The undefeated Brazilian flyweight was slated to face Benavidez on Jan. 26, before the promotion eventually decided to cancel UFC 233. Matchmakers tried to move the contest to the Jan. 19 card in Brooklyn, but it would be too soon for Figueiredo.
Benavidez went on to face — and defeat — Dustin Ortiz at UFC Brooklyn, making that two wins in a row for him, but Figueiredo told MMA Fighting he still feels they should meet in the Octagon one day.
”I owe Benavidez a fight, and I hope it happens,” said Figueiredo, who has been training at Team Alpha Male — Benavidez’s former team in California — for almost a year. “If we met in the gym we would slug it out. Nothing personal, but we would break each other in training [laughs].”
“God of War” feels like an improved fighter since joining the camp prior to his knockout victory over John Moraga in August, giving credit to jiu-jitsu coach Fabio Prado and Alpha Male leader Urijah Faber. Feeling “part of the family” in the gym, Figueiredo explains the main difference in his game since moving to California.
”I disappointed in my second UFC fight because my opponent was a wrestler and he kept taking me down,” Figueiredo said, citing his decision win over Jarred Brooks. At the time, the Brazilian thought he had lost the bout.
”I wanted to finish him and went for a guillotine instead of defending the takedown, and being here helped me improve my game a lot. I have added more weapons to my game now.”
Figueiredo believes he has learned to balance aggressiveness with the perfect strategy to win fights, and vows to use that at Saturday night’s UFC Nashville, when he faces top-ranked flyweight Jussier Formiga.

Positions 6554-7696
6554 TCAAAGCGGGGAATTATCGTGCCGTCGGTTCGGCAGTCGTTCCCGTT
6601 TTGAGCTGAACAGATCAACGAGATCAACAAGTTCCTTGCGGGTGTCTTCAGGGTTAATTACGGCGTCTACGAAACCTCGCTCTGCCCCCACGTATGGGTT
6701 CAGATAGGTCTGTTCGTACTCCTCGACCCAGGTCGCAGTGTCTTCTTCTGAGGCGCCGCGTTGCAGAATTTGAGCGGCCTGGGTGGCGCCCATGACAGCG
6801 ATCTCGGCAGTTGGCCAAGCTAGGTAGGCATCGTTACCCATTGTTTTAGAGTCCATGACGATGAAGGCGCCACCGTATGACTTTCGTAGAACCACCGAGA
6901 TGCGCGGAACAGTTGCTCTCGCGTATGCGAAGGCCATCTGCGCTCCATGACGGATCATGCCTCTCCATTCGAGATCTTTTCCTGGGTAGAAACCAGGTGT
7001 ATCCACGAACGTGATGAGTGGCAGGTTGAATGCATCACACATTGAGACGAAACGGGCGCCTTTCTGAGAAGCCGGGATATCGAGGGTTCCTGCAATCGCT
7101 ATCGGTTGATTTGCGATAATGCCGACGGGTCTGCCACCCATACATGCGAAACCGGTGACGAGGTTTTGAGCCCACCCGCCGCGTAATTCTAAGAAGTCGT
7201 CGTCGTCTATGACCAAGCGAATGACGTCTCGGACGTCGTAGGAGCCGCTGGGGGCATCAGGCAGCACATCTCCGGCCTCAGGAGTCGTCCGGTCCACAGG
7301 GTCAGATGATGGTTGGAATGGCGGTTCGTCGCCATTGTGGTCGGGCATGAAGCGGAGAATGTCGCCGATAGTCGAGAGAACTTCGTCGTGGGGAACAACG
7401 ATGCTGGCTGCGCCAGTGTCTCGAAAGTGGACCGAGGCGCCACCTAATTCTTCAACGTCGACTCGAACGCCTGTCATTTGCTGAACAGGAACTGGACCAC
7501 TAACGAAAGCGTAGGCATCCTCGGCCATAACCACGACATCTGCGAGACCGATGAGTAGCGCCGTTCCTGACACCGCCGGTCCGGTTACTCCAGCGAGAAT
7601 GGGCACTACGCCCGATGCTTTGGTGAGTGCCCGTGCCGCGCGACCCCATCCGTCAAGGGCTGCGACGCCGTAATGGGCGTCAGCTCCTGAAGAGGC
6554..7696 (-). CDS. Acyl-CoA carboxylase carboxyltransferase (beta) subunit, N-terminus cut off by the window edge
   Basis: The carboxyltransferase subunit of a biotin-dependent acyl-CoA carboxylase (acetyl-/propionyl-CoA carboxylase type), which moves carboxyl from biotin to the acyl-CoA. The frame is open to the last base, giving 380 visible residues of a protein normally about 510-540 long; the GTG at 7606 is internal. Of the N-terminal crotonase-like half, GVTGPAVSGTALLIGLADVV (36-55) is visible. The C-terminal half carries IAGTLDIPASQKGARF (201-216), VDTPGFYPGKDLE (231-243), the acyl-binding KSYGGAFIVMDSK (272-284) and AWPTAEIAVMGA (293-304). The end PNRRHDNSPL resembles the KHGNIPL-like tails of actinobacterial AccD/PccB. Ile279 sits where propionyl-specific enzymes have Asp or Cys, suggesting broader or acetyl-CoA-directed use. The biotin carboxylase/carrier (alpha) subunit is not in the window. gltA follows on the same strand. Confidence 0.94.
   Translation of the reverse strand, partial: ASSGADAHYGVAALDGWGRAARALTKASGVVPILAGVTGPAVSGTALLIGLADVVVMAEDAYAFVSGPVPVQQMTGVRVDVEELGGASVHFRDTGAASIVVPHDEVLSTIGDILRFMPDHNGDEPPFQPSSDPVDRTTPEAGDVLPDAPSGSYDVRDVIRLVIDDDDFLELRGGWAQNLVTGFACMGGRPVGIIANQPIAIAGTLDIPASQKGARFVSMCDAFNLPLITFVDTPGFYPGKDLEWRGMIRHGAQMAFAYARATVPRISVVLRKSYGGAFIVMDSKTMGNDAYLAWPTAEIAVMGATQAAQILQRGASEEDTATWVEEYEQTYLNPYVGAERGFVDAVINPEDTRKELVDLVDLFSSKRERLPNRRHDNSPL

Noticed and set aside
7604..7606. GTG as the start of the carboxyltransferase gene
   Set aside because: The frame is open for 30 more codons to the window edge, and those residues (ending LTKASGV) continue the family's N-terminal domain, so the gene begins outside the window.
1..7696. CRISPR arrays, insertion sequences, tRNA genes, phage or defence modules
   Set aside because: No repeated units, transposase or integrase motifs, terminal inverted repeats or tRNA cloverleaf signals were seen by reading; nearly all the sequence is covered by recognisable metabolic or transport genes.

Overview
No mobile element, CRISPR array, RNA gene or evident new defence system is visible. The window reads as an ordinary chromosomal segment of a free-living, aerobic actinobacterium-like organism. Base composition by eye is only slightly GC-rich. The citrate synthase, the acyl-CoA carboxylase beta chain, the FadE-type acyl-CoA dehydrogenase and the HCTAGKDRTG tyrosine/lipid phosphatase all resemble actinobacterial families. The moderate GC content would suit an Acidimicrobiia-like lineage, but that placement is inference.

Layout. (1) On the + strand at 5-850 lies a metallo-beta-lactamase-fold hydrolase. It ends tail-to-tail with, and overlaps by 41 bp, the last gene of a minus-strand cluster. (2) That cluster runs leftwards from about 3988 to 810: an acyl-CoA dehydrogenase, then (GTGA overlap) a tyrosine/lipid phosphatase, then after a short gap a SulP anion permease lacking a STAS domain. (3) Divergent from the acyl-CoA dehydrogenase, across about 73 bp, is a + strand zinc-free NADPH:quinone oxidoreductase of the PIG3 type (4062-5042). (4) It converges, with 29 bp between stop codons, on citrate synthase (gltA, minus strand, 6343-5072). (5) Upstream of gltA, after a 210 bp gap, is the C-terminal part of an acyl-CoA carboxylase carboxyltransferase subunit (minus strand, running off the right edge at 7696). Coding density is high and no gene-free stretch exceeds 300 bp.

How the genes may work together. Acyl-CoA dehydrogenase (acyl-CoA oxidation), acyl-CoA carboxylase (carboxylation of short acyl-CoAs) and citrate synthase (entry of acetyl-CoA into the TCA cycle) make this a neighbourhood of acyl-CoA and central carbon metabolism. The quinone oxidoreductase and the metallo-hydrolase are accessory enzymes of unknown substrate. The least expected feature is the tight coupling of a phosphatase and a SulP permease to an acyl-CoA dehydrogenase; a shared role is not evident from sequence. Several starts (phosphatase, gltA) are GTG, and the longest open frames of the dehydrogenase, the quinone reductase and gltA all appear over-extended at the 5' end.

“Most of the Brazilians don’t like to fight each other, they would rather fight ‘gringos’, but it’s narrowing down now,” Figueiredo said. “I’m among the five best of the division and my goal is to fight for the belt, so there’s no other option except eliminating the heads that get on my way. For someone who’s hungry and has a goal to achieve, this is a great opportunity. I’m going there to knock him out.
”I have a jiu-jiu-jitsu background, but I use it more for defense because my fighting style is aggressive, to knock people out. If he tries to take me down, I’ll stop him with my ground and pound. If he stands in front of me, I’ll knock him out. I don’t see this fight going past the second round.”
Figueiredo believes he should “definitely” earn a shot at the UFC flyweight championship if he improves to 16-0 on Saturday, and he plans to leave no doubts by knocking out the jiu-jitsu specialist.
Also, he hopes that a KO convinces UFC president Dana White to keep the flyweight division going, even though he plans on moving up to bantamweight in the future as well.
”I’m undefeated and my fights always end by knockout, so I deserve a chance to fight for the belt,” Figueiredo said. “People say that they will end the division, but my goal is to make it stay. My goal is to show Dana White that this weight class has the potential to stay in the UFC and put on a show on my fights. I don’t want this division to go away until I get that belt.”
”My goal is to win the title at 125 and then move up to 135,” he added. “That’s my goal, so I hope they don’t close the division before I get that belt.”